Do you think it works in a song?
Do you think it works in a song?
> Do you think it works in a song?
Yes just look at The Queen is dead.
Not sure about bands using the war theme nowadays in songs, sure Morrissey does it in a unique way, subtle hints and so on and the music is fantastic but...
and it enables you get a poignant message accross... If you use your soap box with subtlety the point will be driven well and truly home....
> and it enables you get a poignant message accross... If you use your soap
> box with subtlety the point will be driven well and truly home....
Now if only Morrissey could master this tehcnique.
> Now if only Morrissey could master this tehcnique.
I think it can work to an extent but is better left to the album tracks rather than singles unless you are going to attempt it in a subtle way e.g. "Hand That Feeds" by Nine Inch Nails. generally people don't want the opinions of others, political or otherwise, ramming down their throats.
Political songs are okay just as long as you have the sense to understand that rock and roll songs can't provide you with any real answers. But they can point you in the right direction. A three-minute pop song can't make complicated matters go away, but they can simplify them to help you sort out your basic feelings about them. I was convinced that vegetarianism was in almost every way a better choice than eating slaughtered animals after reading about it in the local library, but I would never have read those books and articles if "Meat Is Murder" hadn't appealed directly to my heart.
In Morrissey's case, I think his best, most effective political songs are not overtly political. Opening people's minds about problems of gender, sex, and class using humor, irony, and highly personal writing is far better than screaming through a bullhorn. He gives you just enough of a political hint, in most songs, that you don't take away a specific political message but rather a new sense of what exactly the word "political" encompasses. In "The Queen Is Dead", the line "Life is very long when you're lonely" is far more provocative than any of the "political" stuff about law and poverty, but used in the same song each gives the other an added richness.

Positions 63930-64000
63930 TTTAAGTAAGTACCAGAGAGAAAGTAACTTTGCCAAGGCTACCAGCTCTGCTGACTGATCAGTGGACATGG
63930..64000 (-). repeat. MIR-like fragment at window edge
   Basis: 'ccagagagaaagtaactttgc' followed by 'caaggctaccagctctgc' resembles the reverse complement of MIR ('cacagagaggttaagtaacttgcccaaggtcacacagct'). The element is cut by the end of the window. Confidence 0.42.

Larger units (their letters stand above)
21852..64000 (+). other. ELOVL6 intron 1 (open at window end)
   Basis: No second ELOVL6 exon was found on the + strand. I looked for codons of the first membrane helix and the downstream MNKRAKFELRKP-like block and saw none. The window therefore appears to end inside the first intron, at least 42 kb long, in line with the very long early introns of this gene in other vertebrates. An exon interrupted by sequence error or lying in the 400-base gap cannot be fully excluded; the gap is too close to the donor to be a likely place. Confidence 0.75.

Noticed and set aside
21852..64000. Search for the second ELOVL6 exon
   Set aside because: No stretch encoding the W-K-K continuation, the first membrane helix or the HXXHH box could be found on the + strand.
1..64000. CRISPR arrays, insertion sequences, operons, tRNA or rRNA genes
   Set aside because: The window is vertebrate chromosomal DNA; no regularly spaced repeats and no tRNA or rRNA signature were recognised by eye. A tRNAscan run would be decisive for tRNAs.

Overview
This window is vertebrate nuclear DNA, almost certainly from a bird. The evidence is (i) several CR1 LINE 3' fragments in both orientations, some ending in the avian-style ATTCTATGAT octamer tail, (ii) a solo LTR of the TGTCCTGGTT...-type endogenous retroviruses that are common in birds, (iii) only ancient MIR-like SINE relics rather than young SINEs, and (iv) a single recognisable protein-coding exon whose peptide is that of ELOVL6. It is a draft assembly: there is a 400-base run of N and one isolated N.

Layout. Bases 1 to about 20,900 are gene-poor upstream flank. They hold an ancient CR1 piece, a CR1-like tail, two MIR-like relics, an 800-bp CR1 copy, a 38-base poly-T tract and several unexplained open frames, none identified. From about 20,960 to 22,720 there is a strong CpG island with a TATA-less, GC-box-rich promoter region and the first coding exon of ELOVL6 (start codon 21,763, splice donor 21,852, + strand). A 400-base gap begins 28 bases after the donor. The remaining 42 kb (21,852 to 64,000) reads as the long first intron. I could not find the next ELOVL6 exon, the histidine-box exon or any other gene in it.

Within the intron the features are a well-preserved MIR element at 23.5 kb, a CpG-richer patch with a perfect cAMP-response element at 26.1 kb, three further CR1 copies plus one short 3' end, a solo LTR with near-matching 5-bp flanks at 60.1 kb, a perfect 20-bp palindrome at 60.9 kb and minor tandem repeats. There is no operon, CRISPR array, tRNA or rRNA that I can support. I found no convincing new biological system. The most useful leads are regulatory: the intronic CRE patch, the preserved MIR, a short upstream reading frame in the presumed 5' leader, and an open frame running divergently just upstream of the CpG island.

Sometimes the farther you go in the opposite direction, the nearer you come to your destination. For this reason "Nowhere Fast" and "Interesting Drug" work much better as "political" songs than "Margaret On The Guillotine" or "America Is Not The World". I mean, the funniest, most cutting comment he's made about government came in a song about obsessional love-- the line about high court judges in "The More You Ignore Me". I love Morrissey's instincts when it comes to politics, but the more he discusses various subjects, the more you wish he'd keep quiet. A bon mot that skewers Blair is fantastic, but beware further listening.
Among other artists, I think The Clash did politics pretty well. So did The Jam. Billy Bragg is wonderful, but sadly he's almost more of a pamphleteer than a poet; all his best writing is about love. U2 is good for bombast-- sometimes that's not a bad thing. R.E.M.'s Michael Stipe has keen insight into politics, but you can't understand half the shit he sings. Actually, the smartest political band of all was The Dead Kennedys. Too bad the majority of their music is totally unlistenable. Still, in the end they're the only thing a political band should be: inspirational.
If an artist has political views and feels the need to express them through their art I don't see the problem. Should entertainment make you think? It depends. The problem is when the writer or artist doesn't really have anything to say so they look to politics for a sort of legitimacy. I think it is very exciting when music can connect to the real world, but some bands that try to be "important" might be compared to an afterschool special. It's just hack. There is no art and no craft.
Morrissey in his new song, saying "If the USA doesn't bomb you" seems to have offended some people. Whatever you think of that, I think that the song is incredibly strong. I love it. If that is a taste of the album I can't wait. The song certainly doesn't suffer from being "political".
All of us are affected by politics though, whether we ignore it or not.
I see the song as more than political anyway. It is dealing with the larger issues. When all of the politicians are dead and burned to cinders, if there is anyone left to hear it, the message of that song will still be relevant.